Medical Practice Mergers Key in Employer Healthcare Cost Hikes
By Emily P. Walker, Washington Correspondent, MedPage Today
Published: May 20, 2011
WASHINGTON -- Employers can expect to spend an additional 8.5% on employee healthcare costs in 2012, as patients who had been putting off medical treatment during the recession flock to the doctor's office, according to a new survey from the consulting firm PwC.
Last year, employers' costs for providing healthcare to employees rose 8%, and the year before, they grew by 7.5%. Both rates were much lower than predicted.
Most larger employers -- including two-thirds of those who responded to the PwC survey -- are "self-insured," meaning that they pay employee healthcare costs themselves rather than paying premiums to an insurance company.
Economists and actuaries realized that during the flagging economy, people were putting their healthcare needs on the back burner in order to save money. But as Americans move further out of the recession, they are expected to seek out the healthcare they've been putting off for the past two years. And that should contribute to an uptick in medical treatments in 2012.
The survey includes four main components in its definition of healthcare costs: physician services, inpatient hospital care, outpatient services, and prescription drugs.
The largest single component of these costs is physician services, which makes up one-third of the cost of healthcare benefits. Inpatient hospital care is a very close second (31%), followed by outpatient hospital services (17%) and prescription drugs (15%).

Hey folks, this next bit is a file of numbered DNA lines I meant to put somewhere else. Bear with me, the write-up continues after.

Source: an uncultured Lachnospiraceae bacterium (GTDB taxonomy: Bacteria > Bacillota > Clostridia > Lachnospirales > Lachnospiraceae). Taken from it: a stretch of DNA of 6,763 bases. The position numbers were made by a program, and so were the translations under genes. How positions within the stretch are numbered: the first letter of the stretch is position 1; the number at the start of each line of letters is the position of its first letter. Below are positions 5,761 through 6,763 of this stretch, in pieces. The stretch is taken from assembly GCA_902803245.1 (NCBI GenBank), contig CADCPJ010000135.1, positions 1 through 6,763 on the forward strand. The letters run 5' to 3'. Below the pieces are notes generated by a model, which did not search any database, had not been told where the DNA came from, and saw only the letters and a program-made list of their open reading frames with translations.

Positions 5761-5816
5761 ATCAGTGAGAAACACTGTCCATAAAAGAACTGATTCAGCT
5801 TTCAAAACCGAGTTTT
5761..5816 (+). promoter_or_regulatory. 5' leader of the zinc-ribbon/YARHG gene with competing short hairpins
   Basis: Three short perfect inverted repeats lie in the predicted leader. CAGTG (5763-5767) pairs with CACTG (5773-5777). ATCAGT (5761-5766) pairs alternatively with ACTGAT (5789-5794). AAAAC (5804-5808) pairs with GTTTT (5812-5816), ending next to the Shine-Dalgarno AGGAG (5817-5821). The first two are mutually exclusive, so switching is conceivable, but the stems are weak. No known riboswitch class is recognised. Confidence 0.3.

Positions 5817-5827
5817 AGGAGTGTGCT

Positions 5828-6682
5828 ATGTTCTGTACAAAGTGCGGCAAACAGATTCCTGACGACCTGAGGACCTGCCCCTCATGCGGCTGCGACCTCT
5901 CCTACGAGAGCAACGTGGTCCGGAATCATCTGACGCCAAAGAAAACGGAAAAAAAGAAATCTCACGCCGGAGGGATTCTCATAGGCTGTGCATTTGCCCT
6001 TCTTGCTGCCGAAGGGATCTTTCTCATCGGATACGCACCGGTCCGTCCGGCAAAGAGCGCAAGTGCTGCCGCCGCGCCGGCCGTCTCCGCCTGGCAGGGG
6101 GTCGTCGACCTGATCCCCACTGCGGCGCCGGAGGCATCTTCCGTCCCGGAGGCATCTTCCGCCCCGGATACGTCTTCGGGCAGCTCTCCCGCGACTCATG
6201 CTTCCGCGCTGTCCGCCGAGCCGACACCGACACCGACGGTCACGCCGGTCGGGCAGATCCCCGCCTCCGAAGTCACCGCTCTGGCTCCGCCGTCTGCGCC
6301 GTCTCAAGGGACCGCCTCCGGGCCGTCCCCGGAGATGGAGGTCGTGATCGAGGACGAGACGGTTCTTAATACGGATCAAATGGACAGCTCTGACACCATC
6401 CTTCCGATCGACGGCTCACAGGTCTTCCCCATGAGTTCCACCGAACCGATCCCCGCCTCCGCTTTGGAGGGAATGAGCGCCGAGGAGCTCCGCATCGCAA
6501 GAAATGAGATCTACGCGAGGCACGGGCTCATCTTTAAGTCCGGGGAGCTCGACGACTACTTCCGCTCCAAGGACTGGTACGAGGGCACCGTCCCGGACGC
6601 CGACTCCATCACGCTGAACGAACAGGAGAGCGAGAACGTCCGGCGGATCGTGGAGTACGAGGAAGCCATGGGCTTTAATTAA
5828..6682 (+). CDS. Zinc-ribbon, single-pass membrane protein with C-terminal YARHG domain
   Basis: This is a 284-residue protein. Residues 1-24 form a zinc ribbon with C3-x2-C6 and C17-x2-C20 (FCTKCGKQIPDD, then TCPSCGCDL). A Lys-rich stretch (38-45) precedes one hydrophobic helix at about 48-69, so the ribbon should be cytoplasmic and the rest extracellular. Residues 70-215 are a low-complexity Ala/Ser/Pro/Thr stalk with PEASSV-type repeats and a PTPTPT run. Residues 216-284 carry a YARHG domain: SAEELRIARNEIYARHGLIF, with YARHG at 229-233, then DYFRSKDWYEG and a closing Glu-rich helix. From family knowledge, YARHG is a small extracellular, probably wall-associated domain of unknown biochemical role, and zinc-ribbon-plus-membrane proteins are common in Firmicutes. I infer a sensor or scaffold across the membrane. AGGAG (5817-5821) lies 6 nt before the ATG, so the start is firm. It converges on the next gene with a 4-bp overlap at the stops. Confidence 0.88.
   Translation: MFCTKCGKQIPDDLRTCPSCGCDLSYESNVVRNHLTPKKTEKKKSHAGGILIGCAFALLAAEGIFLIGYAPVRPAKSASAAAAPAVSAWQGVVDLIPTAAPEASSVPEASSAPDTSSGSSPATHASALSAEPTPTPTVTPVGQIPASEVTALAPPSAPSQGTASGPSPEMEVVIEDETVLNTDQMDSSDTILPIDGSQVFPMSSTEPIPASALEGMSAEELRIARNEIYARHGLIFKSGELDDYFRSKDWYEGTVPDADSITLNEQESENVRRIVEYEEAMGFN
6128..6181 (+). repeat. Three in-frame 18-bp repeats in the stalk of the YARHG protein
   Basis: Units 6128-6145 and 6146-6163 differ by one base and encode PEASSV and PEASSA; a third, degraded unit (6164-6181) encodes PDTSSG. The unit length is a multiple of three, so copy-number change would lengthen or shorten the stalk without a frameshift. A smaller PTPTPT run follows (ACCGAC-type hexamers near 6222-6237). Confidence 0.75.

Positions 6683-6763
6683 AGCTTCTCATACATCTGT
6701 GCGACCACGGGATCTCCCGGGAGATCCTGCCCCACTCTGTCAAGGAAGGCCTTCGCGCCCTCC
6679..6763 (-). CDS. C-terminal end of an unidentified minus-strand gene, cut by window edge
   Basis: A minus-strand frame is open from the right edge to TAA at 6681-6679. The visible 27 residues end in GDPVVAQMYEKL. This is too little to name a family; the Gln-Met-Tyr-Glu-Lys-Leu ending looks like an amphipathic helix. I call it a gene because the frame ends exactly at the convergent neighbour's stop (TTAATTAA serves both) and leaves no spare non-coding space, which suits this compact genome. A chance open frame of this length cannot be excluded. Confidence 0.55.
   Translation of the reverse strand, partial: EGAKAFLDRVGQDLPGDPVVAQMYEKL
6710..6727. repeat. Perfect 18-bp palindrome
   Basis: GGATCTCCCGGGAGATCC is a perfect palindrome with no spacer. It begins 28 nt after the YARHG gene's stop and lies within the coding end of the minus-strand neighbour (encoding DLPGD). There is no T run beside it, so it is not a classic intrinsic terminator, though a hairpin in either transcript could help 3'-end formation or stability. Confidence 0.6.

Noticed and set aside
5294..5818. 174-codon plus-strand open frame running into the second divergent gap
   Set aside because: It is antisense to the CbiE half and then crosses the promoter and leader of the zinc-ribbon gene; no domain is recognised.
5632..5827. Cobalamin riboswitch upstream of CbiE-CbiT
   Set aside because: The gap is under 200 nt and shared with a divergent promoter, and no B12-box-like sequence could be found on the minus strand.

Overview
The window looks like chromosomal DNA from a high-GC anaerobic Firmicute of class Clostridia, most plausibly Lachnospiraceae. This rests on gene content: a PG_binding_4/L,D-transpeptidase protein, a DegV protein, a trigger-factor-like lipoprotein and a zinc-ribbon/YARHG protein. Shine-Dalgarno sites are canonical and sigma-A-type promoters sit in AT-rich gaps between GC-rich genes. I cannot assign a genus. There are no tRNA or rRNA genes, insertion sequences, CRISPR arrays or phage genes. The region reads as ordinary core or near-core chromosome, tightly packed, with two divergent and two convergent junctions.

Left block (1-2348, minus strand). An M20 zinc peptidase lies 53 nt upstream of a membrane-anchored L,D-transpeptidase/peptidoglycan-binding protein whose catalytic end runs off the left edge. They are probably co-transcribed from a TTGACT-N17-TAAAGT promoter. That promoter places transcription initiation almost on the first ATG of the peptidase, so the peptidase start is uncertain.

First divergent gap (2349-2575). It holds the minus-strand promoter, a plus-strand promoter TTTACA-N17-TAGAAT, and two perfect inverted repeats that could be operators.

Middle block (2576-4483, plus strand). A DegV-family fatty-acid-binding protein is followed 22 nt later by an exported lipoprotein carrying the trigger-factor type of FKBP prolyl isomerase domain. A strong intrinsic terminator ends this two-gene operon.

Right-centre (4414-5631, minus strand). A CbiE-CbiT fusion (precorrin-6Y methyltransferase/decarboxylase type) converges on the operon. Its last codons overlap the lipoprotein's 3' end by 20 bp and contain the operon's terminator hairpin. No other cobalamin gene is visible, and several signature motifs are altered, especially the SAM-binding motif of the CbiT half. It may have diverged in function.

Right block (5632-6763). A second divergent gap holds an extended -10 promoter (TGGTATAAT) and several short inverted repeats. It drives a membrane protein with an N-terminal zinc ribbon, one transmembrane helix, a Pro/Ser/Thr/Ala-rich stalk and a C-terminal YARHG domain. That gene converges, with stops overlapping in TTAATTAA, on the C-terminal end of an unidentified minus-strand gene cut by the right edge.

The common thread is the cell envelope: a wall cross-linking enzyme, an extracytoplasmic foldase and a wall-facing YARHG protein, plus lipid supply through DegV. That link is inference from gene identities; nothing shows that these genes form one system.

Three factors are contributing to the projected increase, according to PwC analysts:
Increased mergers: More and more hospitals and physicians are consolidating, which is seen as a way to increase efficiency and reduce costs. This can mean more treatment is delivered at a hospital-based outpatient clinic rather than a freestanding physician office.
Medicare rates paid to a hospital-based practice can be more than 50% higher than those paid to a freestanding practice, and private insurers often use Medicare as a guide for their own rates.
Cost-shifting: Both Medicare and Medicaid plans have been paying less and less; the report noted that the increase in Medicare inpatient hospital rates is expected to be 3.3 percentage points below the expected growth in their costs.
"Hospitals and health plan executives agree that when Medicare and Medicaid pay less than costs, private payers must make up the difference," the report said.
Increased stress: Post-recession stress will lead to poorer health once people start going to the doctor again. Several health plans interviewed by PwC said they are already seeing more claims for stress-induced illnesses.
As stress increases, people are less likely to maintain a healthy lifestyle, and more prone to stress-related ailments, including heart disease and cancer.
The PwC analysts said that if employers decrease the benefits they offer, and pass more costs on to workers, the increase companies face could be more along the lines of 7%.
"The big question is how much of the medical cost increase will be passed on to employees, as employers recognize the economic burden on their workers given that wages have been stagnant over the past few years," PwC said.
There are also a few factors that will drive down costs in 2012:
- The trend toward increased use of high-deductible plans will continue. In 2011, 17% of employers said plans in which their employees paid a high deductible were the most common plan, up seven percentage points from 2010.
- A historic number of blockbuster brand-name drugs will go off patent, including Lipitor, Seroquel, Actos, Zyprexa, and Levaquin, paving the way for the sale of cheaper generics.
Employers are increasing deductibles for seeing out-of-network providers and are becoming more selective about who's in-network.
The Affordable Care Act won't have much effect on employer costs next year because many of its main provisions don't go into effect until 2014 or later.
The survey was conducted by PwC's Health Research Institute and involved 1,700 employers across 30 industries; it also included interviews with hospital executives and insurance actuaries.